BELEN — Jörg Richter has bicycled across America over and over again to raise money for a children’s charity, but this time he’s including his brothers — fellow firefighters.
Richter, a retired German firefighter, stopped for a friendly visit and an overnight stay at the Belen fire station last Thursday as he continues on his journey. The 62-year-old cyclist is on a mission — to raise funds for Care-for-Rare, a nonprofit organization that helps children with rare diseases.
Starting off in Oakland, Calif., in March, Richter is on his way to New York City by way of a bicycle and the friendly hospitality of strangers. His inspiration for the long and arduous journey is for children with terminal diseases.
“I’ve always dreamed about cycling the U.S. since I was a kid,” Richter said. “I postponed, postponed, postponed. I always wanted to cycle across the Golden Gate Bridge, and when my three best friends died in 2013 — more or less in a row — I said I wasn’t going to postpone anything anymore.”
Richter said he decided not to only do it for his personal pleasure, but for children who can’t fulfill their own dreams because they’re too ill. That’s when he found Care-for-Rare, which connects the best doctors and hospitals.
In 2015, Richter cycled from Seattle, Wash., to New York City in 3.5 months. In 2016, rode from San Francisco to NYC, and in 2018 he made the same trip in half a year.
Every trip is different in terms of the amount of money he raises for Care-for-Rare. He said the best day was when German actor Heino Fersch donated 50,000 Euros for the organization. On average, on the road he raises about $1,200 to $2,000 per trip.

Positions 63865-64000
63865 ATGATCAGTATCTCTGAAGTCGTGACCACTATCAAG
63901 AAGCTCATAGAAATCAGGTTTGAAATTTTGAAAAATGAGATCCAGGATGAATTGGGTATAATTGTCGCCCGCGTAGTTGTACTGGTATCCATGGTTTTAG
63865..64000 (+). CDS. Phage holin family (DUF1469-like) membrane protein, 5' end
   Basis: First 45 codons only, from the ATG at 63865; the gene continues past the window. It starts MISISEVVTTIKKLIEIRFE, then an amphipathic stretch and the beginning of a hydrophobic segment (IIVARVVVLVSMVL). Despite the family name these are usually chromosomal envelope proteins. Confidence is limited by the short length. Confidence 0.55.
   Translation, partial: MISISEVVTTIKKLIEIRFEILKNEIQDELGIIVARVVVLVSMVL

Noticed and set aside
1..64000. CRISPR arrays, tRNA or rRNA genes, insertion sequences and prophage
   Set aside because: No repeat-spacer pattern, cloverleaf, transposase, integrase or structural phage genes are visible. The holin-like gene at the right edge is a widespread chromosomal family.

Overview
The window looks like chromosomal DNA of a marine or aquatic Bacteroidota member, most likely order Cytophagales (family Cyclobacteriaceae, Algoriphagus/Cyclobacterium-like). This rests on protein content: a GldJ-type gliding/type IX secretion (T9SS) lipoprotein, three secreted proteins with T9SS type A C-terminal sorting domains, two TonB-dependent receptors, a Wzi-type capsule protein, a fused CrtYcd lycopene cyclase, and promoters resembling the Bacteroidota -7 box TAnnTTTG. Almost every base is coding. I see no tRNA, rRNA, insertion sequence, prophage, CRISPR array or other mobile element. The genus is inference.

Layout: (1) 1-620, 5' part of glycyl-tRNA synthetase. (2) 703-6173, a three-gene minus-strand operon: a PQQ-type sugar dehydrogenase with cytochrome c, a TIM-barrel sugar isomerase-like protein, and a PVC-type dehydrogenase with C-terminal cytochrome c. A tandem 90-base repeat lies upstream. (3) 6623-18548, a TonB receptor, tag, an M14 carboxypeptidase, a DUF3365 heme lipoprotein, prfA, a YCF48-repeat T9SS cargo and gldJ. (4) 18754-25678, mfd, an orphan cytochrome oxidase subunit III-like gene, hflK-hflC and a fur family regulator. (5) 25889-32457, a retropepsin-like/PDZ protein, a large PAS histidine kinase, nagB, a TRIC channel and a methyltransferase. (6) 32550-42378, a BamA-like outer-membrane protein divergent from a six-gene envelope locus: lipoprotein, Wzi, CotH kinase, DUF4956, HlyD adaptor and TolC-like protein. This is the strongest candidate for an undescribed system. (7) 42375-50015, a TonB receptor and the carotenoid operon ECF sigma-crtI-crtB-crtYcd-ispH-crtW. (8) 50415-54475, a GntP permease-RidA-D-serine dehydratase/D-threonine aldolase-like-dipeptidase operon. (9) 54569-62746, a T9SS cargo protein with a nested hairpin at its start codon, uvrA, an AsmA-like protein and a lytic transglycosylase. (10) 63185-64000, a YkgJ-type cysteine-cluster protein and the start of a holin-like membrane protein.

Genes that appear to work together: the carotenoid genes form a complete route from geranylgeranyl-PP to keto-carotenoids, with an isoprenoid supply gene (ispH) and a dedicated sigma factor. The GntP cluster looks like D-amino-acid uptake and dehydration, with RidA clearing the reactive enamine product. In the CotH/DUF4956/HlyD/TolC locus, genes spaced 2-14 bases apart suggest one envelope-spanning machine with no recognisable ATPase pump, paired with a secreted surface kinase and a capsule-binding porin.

“I’m taking the same path this year that I did four years ago because there are so many volunteer firefighter stations along the way,” Richter said.
It will be in Kansas City, Mo., that Richter makes his decision whether he’ll take the southern route or the northern route. There, he’ll make a special stop to visit with a terminally-ill 15-year-old girl he met in 2011 who has an incurable nerve and muscle disorder who they believe won’t live to see another birthday.
“For me, personally, the emotional footprint is more urgent for the kids,” he said. “The energy from the kids is unbelievable.”
As Richter rode in from Tucson, Ariz., into Silver City and over the Black Range to T or C was the longest stretch he’s accomplished — 90 miles and 6,000 feet of elevation. He made a stop in Socorro before riding into the Hub City last Thursday. He’s also flying the Ukraine flag in honor of the country.
Riding on the interstate, Richter says while it might sound dangerous to Americans, it’s nothing in comparison to German roads.
“It’s the safest stuff ever, with the small exception of all that (trash) on the shoulder,” he said. “I had two flats yesterday. It’s definitely no fun changing the tube on the shoulder, but otherwise it’s uncomplicated.”
So far, Richter has had to fix six flat tires during his first 1,400 miles of his trip — thanks to the roads in Arizona and New Mexico.
As he continues his ride across the country, Richter has been greeted by the friendliest of firefighters, including in Belen.
“They’ve been so gracious,” Richter said of the Belen firefighters. “They welcomed me and are great people.
“I chose New Mexico on purpose. I wanted to see the desert and more or less the boring nothing,” Richter said. “But it’s beautiful.”
After leaving Belen last Friday, he headed up to Albuquerque for a day or two, then onto Santa Fe and up to Colorado.